Internet Shakespeare Editions

Author: William Shakespeare
Editor: Adrian Kiernander
Not Peer Reviewed

Richard the Third (Modern)


[3.2]
Enter a messenger to Lo[rd] Hastings.
1795Messenger [Knocking at the door.]What ho, my lord.
Hastings [Within.] Who knocks at the door?
Messenger A messenger from the Lord Stanley.
1800
Enter L[ord] Hast[ings].
Hastings What's o'clock?
Messenger Upon the stroke of four.
Hastings Cannot thy master sleep these tedious nights?
Messenger So it should seem by that I have to say:
First he commends him to your noble lordship.
1805Hastings And then?
Messenger And then he sends you word
He dreamed tonight the boar had razed his helm.
Besides, he says there are two councils held,
And that may be determined at the one
1810Which may make you and him to rue at the other.
Therefore he sends to know your lordship's pleasure,
If presently you will take horse with him
And with all speed post into the north
To shun the danger that his soul divines.
1815Hastings Go fellow, go, return unto thy lord,
Bid him not fear the separated councils:
His honor and myself are at the one,
And at the other is my servant Catesby,
Where nothing can proceed that toucheth us
1820Whereof I shall not have intelligence.
Tell him his fears are shallow, wanting instance,
And for his dreams, I wonder he is so fond
To trust the mockery of unquiet slumbers;
To fly the boar before the boar pursues us
1825Were to incense the boar to follow us
And make pursuit where he did mean no chase.
Go bid thy master rise and come to me
And we will both together to the Tower
Where he shall see the boar will use us kindly.
1830Messenger My gracious lord, I'll tell him what you say.
[Exit.]
Enter Cates[by].
Catesby Many good morrows to my noble lord.
Hastings Good morrow Catesby, you are early stirring;
1835What news, what news in this our tottering state?
Catesby It is a reeling world indeed, my lord,
And I believe it will never stand upright
Till Richard wear the garland of the realm.
Hastings How? Wear the garland? 1840Dost thou mean the crown?
Catesby Aye, my good lord.
Hastings I'll have this crown of mine cut from my shoulders
Ere I will see the crown so foul misplaced.
But canst thou guess that he doth aim at it?
1845Catesby Upon my life, my lord, and hopes to find you forward
Upon his party for the gain thereof,
And thereupon he sends you this good news,
That this same very day your enemies,
The kindred of the Queen, must die at Pomfret.
1850Hastings Indeed I am no mourner for that news
Because they have been still mine enemies;
But that I'll give my voice on Richard's side
To bar my master's heirs in true descent,
God knows I will not do it, to the death.
1855Catesby God keep your lordship in that gracious mind.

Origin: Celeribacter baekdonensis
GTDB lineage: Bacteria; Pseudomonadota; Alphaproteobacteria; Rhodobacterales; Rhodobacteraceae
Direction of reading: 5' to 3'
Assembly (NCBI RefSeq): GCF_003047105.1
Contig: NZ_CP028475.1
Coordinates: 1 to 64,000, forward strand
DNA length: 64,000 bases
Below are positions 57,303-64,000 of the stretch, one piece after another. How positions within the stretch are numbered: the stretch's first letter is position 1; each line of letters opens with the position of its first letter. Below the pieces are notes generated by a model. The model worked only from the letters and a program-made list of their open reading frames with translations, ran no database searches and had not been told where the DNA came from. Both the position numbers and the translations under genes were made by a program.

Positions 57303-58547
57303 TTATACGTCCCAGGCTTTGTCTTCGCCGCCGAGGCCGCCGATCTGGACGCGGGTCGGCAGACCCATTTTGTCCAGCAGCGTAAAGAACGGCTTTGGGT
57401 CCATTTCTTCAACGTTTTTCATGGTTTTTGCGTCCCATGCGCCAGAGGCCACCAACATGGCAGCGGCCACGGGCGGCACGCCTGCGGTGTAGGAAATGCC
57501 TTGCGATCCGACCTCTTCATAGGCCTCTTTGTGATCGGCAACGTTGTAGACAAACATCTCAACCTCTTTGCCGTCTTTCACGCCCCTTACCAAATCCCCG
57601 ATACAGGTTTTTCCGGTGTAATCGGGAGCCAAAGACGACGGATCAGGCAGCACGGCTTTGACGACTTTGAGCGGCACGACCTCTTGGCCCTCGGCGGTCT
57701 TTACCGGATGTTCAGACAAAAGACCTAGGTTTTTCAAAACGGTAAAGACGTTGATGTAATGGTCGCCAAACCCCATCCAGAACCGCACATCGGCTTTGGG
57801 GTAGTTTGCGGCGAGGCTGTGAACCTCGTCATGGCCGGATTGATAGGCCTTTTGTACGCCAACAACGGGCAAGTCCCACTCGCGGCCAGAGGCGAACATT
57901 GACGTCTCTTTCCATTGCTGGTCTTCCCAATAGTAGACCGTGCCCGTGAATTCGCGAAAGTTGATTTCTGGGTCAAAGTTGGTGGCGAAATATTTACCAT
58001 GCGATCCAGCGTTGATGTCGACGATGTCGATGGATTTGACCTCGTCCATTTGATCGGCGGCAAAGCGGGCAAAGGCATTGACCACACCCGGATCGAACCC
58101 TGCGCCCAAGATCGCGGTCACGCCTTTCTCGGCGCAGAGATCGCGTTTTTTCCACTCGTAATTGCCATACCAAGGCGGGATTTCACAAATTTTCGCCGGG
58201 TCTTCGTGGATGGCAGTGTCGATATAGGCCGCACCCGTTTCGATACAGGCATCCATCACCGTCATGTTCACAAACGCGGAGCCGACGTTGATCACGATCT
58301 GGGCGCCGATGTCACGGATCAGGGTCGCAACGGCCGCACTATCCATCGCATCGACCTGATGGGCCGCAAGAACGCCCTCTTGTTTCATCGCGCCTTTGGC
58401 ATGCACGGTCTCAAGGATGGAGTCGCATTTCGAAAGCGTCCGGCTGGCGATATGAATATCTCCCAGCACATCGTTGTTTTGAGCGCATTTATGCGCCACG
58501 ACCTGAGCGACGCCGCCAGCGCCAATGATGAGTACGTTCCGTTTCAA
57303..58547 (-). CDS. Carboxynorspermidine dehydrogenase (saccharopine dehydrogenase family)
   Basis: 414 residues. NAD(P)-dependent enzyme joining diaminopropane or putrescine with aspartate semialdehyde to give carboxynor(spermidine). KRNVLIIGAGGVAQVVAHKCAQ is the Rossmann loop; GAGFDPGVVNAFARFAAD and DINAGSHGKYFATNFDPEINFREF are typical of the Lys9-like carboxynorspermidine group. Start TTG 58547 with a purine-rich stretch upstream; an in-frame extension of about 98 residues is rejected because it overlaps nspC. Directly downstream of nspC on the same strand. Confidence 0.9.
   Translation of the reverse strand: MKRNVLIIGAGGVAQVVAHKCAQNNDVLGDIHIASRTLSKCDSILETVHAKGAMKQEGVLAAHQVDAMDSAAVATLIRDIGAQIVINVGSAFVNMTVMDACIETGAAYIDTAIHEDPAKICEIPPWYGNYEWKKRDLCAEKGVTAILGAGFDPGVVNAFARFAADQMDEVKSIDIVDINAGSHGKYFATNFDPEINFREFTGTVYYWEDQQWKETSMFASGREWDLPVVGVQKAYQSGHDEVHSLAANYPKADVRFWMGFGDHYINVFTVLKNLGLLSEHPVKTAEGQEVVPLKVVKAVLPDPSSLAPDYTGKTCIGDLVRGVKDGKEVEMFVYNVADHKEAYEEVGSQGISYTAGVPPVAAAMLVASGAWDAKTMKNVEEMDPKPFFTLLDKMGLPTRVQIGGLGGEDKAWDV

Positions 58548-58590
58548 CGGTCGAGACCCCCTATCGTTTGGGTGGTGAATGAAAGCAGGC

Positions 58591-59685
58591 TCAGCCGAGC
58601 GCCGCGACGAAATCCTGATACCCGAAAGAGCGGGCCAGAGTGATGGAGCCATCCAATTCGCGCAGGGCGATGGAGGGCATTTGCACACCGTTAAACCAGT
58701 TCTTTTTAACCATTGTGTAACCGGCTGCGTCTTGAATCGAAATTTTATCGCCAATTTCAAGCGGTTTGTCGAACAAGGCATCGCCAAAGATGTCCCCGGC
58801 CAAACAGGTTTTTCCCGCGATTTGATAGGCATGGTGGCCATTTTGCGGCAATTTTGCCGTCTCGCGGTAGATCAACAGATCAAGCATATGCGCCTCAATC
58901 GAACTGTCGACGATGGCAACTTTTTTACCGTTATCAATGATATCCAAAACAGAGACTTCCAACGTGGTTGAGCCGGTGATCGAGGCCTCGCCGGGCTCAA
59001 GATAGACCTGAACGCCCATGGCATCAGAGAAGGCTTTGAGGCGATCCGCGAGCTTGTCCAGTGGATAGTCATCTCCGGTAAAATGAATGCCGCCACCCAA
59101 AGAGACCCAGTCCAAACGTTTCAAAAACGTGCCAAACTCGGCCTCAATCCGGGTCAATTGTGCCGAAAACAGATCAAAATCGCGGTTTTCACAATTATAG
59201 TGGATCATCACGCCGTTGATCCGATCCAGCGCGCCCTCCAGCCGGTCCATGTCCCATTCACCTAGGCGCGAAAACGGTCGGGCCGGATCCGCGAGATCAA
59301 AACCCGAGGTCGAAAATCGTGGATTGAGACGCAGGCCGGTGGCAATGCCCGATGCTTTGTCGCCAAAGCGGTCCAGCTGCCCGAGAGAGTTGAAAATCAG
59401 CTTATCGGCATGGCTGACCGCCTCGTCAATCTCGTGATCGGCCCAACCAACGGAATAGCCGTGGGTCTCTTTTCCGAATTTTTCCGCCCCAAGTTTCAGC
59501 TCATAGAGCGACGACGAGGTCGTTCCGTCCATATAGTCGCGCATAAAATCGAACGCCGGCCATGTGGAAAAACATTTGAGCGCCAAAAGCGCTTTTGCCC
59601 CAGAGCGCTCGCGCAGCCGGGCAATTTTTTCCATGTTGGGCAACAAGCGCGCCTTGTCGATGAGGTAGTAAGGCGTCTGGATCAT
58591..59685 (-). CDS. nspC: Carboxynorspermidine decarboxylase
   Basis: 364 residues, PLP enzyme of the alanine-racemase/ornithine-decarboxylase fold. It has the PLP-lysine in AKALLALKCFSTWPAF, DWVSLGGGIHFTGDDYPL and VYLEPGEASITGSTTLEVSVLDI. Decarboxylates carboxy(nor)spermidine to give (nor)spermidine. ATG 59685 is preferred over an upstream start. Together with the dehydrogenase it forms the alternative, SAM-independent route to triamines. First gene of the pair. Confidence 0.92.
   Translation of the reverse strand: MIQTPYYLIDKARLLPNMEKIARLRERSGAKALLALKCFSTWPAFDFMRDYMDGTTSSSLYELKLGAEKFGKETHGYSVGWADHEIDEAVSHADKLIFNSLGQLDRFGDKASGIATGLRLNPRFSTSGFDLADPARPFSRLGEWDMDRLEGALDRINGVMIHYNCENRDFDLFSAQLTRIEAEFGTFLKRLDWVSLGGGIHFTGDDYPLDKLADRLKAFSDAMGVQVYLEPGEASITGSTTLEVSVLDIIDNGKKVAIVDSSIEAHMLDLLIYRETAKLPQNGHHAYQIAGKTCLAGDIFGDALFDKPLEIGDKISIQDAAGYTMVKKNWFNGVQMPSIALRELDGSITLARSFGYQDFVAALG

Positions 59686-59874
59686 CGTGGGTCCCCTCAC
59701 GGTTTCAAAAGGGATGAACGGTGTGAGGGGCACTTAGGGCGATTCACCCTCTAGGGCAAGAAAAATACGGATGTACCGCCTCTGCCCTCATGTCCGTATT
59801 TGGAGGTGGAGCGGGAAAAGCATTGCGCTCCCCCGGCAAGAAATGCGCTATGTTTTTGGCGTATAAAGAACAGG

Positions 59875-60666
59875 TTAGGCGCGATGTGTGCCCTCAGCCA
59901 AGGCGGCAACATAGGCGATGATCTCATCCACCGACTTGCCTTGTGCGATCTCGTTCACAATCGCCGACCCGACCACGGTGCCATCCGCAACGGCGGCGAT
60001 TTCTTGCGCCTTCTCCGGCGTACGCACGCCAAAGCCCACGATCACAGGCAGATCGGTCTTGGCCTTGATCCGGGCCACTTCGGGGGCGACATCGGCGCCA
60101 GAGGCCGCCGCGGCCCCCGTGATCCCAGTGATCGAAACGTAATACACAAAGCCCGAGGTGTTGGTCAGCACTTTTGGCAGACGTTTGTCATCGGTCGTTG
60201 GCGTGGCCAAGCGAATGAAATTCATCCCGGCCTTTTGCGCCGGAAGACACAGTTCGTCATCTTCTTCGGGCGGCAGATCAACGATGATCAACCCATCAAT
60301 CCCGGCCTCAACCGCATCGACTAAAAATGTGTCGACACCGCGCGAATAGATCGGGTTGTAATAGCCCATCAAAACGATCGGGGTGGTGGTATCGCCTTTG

Hastings But I shall laugh at this a twelve-month hence
That they who brought me in my master's hate,
I live to look upon their tragedy.
1860I tell thee Catesby.
1860.1Catesby
What, my lord?
Hastings
Ere a fortnight make me elder
I'll send some packing that yet think not on it.
Catesby 'Tis a vile thing to die my gracious lord
When men are unprepared and look not for it.
Hastings Oh, monstrous, monstrous, and so falls it out
1865With Rivers, Vaughan, Grey, and so 'twill do
With some men else, who think themselves as safe
As thou and I, who as thou knowest are dear
To princely Richard and to Buckingham.
Catesby The Princes both make high account of you,
1870[Aside] For they account his head upon the bridge.
Hastings I know they do, and I have well deserved it.
Enter Lord Stanley.
What my lord, where is your boar spear, man?
Fear you the boar and go so unprovided?
1875Stanley My lord, good morrow; good morrow Catesby.
You may jest on: but by the holy rood
I do not like these several councils, I.
Hastings My lord I hold my life as dear as you do yours,
And never in my life I do protest
1880Was it more precious to me than it is now.
Think you, but that I know our state secure,
I would be so triumphant as I am?
Stanley The lords at Pomfret when they rode from London
Were jocund, and supposed their states was sure,
1885And they indeed had no cause to mistrust,
But yet you see how soon the day overcast.
This sudden stab of rancor I misdoubt;
Pray God, I say, I prove a needless coward.
But come, my lord, shall we to the Tower?
1890Hastings I go -- but stay, hear you not the news?
This day those men you talked of are beheaded.
Stanley They for their truth might better wear their heads
Than some that have accused them wear their hats.
1895But come my lord, let us away.
Enter Hastin[gs], a pursuivant.
Hastings Go you before, I'll follow presently.
Ex[eun]t Lord Stanley and Catesby.
Well met Hastings, how goes the world with thee?
1900Pursuivant The better that it please your lordship to ask.
Hastings I tell thee fellow, 'tis better with me now
Than when I met thee last where now we meet:
Then was I going prisoner to the Tower
By the suggestion of the Queen's allies,
1905But now I tell thee -- keep it to thyself --
This day those enemies are put to death
And I in better state than ever I was.
Pursuivant God hold it to your Honor's good content.
Hastings Gramercy Hastings -- hold, spend thou that.
1910
He gives him his purse.
Pursuivant God save your lordship!
[Exit pursuivant.]
Enter a priest.
1915Hastings What Sir John, you are well met,
I am beholding to you for your last day's exercise;
Come the next Sabbath and I will content you.
He whispers in his ear.
Enter Buckingham.
1920Buckingham How now Lord Chamberlain, what, talking with a priest?
Your friends at Pomfret, they do need the priest;
Your honor hath no shriving work in hand.
Hastings Good faith, and when I met this holy man
Those men you talk of came into my mind.
1925What, go you to the Tower my lord?
Buckingham I do, but long I shall not stay;
I shall return before your lordship thence.
Hastings 'Tis like enough, for I stay dinner there.
Buckingham [Aside] And supper too, although thou knowest it not.
1930Come shall we go along?
Exeunt.